Saturday, December 21, 2013

Effects of Snowmageddon will melt into July

It’s not often that I’m made to sit still for days on end, save a bout of pneumonia or bed rest. The rest of the time I can be a little Type A. (Okay, a lot Type A.)

That’s why this recent snowstorm threw me for a loop, forcing me to stay home for a solid 60 hours.

Let me say up front that as my friends and family in Ohio read this, I know they are scoffing at how soft I’ve become. I posted a picture on Facebook of our street, a hill which had iced over, and wrote this caption: “This is the ice rink that is our road this morning.”

My friend Chuck in the Midwest commented: “Do you know what we call that here? Winter.”

So I know I’ve become a winter wimp over the last few decades. After 17 years in the mild Pacific Northwest, I don’t even own a snow shovel … or a sled …or snow pants ... or mittens. If the end of the world occurs via snowstorm, I’ll be the first to go down.

But my kids were raised in Oregon where snow is a uncommon, so they were ecstatic to have a snow day on Friday. Our youngest went outside to sled with the neighbor kids and didn’t show up again until dark, showing off her bruise she earned on a wicked ride down the hill across the street from our house. She was in heaven.

Our oldest son pretty much wore the same sweatpants for the entirety of Snowmageddon, which was heaven – for him at least.

My husband and I both worked on Friday, but then settled in for a good 60-hour hibernation period after that. I can’t tell you the last time our family has all been home with nothing to do but hunker down and spend time together, and I have to say, I kind of liked it.

I re-discovered how relaxing it is to sit at the table and do a puzzle for hours.

We napped whenever we felt like it.

We listened to hours of Christmas music while we made pots of homemade soup, cookies and hot cocoa.

We sat in front of the fire and watched more movies than I can count.

We cleaned the house from top to bottom (see Type A above. Well, I couldn’t just SIT there for 60 hours!)

In retrospect, the 60-hour forced house arrest was the most relaxing time we’ve spent in a long time.

Have you ever noticed how quiet it is after a snowfall? Almost like it’s tamped down all the noise and activity, leaving behind a tangible calm. I felt the same peace after those 60 hours.

As I drove home from work on Monday the snow was already melting and I must admit I was a little bit sad.

Sure enough, we’re back into the swing of a busy schedule: meetings, school concerts, shopping for Christmas. But one thing I’ve learned: Snow or no snow, we need to take more “snow days” any time of year.

Eileen Burmeister is a Winchester-based freelance writer. She can be reached at or you can follow her on Twitter at EBurmeister.

Saturday, December 7, 2013

Taking a businesslike approach to CEO Claus and Co.

Last year, I asked our kids to write a letter to Santa, and this was what our then 16-year-old son wrote. It came too late to publish last year, so I saved it for this holiday season. I hope you enjoy it as much as his father and I did. -EB

Dear Mr. Claus,

Let me start off by saying I am a huge fan. I’m very familiar with your work; you pull off your duties somehow, year after year. I very much so appreciate the previous two years in terms of my gross present-able income via your workshop, and I’m pleased to inform you that I intend to do business with you yet again, as opposed to your competitor (Steve Jobs).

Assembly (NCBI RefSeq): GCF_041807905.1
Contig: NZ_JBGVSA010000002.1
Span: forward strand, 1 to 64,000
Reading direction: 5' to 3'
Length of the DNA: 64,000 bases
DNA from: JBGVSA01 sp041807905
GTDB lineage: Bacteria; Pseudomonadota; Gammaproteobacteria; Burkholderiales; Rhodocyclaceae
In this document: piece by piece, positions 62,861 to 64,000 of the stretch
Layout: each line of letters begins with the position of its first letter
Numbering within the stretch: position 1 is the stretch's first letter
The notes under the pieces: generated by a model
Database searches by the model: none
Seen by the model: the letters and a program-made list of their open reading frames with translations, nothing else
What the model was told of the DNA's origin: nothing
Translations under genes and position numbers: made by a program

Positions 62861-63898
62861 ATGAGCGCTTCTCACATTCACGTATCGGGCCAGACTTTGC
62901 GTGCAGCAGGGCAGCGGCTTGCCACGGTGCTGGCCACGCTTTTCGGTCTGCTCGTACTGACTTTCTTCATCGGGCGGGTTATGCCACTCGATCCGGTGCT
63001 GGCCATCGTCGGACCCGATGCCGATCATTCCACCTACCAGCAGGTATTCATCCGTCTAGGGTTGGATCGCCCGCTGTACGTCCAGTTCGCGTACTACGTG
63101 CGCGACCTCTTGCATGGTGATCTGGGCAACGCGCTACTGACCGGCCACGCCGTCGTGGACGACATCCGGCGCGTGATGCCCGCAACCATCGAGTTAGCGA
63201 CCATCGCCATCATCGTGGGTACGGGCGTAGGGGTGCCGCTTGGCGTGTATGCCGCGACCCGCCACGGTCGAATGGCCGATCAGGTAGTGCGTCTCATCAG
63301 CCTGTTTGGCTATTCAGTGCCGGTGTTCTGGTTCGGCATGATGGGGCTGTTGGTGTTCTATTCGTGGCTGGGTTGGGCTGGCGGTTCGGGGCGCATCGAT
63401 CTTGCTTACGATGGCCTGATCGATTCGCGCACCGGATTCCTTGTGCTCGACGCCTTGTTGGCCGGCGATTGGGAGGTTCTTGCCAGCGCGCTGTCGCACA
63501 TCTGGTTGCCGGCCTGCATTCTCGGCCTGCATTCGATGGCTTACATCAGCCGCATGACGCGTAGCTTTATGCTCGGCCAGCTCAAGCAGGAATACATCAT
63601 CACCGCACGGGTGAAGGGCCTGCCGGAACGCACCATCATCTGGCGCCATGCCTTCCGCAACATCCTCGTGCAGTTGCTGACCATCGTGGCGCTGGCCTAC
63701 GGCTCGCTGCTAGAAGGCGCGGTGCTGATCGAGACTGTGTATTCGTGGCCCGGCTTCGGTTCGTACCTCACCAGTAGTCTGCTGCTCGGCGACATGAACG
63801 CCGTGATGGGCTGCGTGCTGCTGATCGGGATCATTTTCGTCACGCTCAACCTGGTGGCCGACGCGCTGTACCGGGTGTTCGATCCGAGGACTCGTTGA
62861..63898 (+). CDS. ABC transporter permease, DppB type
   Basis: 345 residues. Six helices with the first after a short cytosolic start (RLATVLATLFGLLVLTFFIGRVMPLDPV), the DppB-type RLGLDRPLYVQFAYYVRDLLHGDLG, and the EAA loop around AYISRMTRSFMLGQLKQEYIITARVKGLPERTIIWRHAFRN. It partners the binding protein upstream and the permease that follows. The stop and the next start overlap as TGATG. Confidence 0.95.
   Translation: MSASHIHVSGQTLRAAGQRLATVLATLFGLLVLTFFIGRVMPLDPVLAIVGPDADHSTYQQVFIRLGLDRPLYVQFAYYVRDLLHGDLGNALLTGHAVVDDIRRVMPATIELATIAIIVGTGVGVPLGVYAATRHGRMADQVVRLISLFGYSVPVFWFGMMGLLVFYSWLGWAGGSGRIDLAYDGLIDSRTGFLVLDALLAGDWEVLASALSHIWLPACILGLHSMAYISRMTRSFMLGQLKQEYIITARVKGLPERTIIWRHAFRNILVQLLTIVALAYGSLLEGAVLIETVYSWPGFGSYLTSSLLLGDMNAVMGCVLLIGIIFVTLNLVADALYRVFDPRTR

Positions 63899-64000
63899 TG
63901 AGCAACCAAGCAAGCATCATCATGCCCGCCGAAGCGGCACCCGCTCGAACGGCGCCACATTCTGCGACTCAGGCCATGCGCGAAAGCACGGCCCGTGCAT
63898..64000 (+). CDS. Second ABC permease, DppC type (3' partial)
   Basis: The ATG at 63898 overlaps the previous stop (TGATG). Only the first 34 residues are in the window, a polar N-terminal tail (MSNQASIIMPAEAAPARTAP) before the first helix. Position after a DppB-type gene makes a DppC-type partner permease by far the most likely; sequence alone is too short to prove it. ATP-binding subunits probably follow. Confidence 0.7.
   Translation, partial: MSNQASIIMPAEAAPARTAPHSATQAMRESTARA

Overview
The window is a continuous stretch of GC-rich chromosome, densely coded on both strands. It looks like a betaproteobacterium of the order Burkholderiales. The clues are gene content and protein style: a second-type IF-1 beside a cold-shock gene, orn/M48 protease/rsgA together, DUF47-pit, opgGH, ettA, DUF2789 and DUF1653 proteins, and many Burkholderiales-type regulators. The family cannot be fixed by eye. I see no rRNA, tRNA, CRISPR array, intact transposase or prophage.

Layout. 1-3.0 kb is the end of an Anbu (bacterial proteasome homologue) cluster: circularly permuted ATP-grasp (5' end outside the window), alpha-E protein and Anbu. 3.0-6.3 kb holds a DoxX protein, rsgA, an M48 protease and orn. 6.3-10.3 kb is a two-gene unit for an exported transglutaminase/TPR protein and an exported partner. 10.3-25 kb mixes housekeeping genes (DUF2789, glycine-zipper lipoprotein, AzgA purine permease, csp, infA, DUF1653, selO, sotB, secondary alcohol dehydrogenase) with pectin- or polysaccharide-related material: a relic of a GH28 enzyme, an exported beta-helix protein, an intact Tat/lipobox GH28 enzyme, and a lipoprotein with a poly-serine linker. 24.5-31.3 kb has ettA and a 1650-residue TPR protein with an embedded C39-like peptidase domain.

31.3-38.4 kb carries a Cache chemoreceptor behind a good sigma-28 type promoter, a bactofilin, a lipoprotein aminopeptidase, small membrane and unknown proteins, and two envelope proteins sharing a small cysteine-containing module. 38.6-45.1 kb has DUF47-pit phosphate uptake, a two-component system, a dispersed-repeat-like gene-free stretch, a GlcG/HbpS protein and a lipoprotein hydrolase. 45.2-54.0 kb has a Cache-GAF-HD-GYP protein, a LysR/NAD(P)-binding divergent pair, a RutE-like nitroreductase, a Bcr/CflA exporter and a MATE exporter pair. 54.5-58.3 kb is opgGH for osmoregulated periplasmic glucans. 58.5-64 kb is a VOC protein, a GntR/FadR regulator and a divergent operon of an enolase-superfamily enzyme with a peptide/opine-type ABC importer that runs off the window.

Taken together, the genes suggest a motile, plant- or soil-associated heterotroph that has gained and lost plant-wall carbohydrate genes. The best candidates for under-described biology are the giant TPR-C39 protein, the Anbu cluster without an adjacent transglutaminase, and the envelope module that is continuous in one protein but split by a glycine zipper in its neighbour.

Before I place any orders, I do have a few questions about your form of evaluations. “Naughty” or “nice?” Are you sure that a mere two classifications prove effective enough to distinguishing individuals in today’s complex society? Have you ever considered adding a few more possibilities, like “generally obedient,” “average,” or “disturbed?” How does your grading system work? Is it on a point scale? Do you use a common numbering system, or perhaps letters? Have you ever considered that some extremely “naughty” fossil fuel CEOS might, indeed, be pleased to receive a stocking full of coal? I mean, sure, your reindeer fall under that “green” category, but your carbon footprint must be caked with coal dust by now.

But that is mere food for thought: I am but a simple high school student, and your product in the last 17 years of our joint operations has proved to be above and beyond the CALL OF DUTY. I, myself, have been exceedingly “nice” this year, and therefore it’s time for me to balance my moral checkbook and send in my order form.

I’ve organized my list in an orderly, easy-to-read format, and I’ve taken the liberty of listing the average market price. I hope you’ll be pleased to hear that instead of purchasing a new iPhone from your competitors, I’m instead inheriting my father’s old one. I know you and Steve Jobs never did get along, even towards the end of his life. (P.S. Did you do that? Never mind, it’s none of my business.)

Always a pleasure,

Nathaniel Burmeister

Christmas order form

Nintendo DS
Average price: $75-150 USD
To pass the time. Can be a used model, I have no preference, and you must already have a recycling program. If not, you might consider adding one.
iTunes card
Average price: $15-100 USD
I know, it’s an Apple product. Just think of it as a piece of plastic. Send an elf.

Fuzzy dice
Average price: $1-5 USD
Simply for the added SWAG factor in my car.

Assassin’s Creed III (Xbox 360)
Average price: $50 USD
Fantastic game, fantastic franchise. Keep in mind, this game takes place in colonial times, making it educational. I know it’s probably confusing for you in your advanced age, but you’ve done well so far.

Total (approx.)
$175-385 USD
+ 15% gratuity
$442.75 (high approx.)
$201.25 (low approx.)

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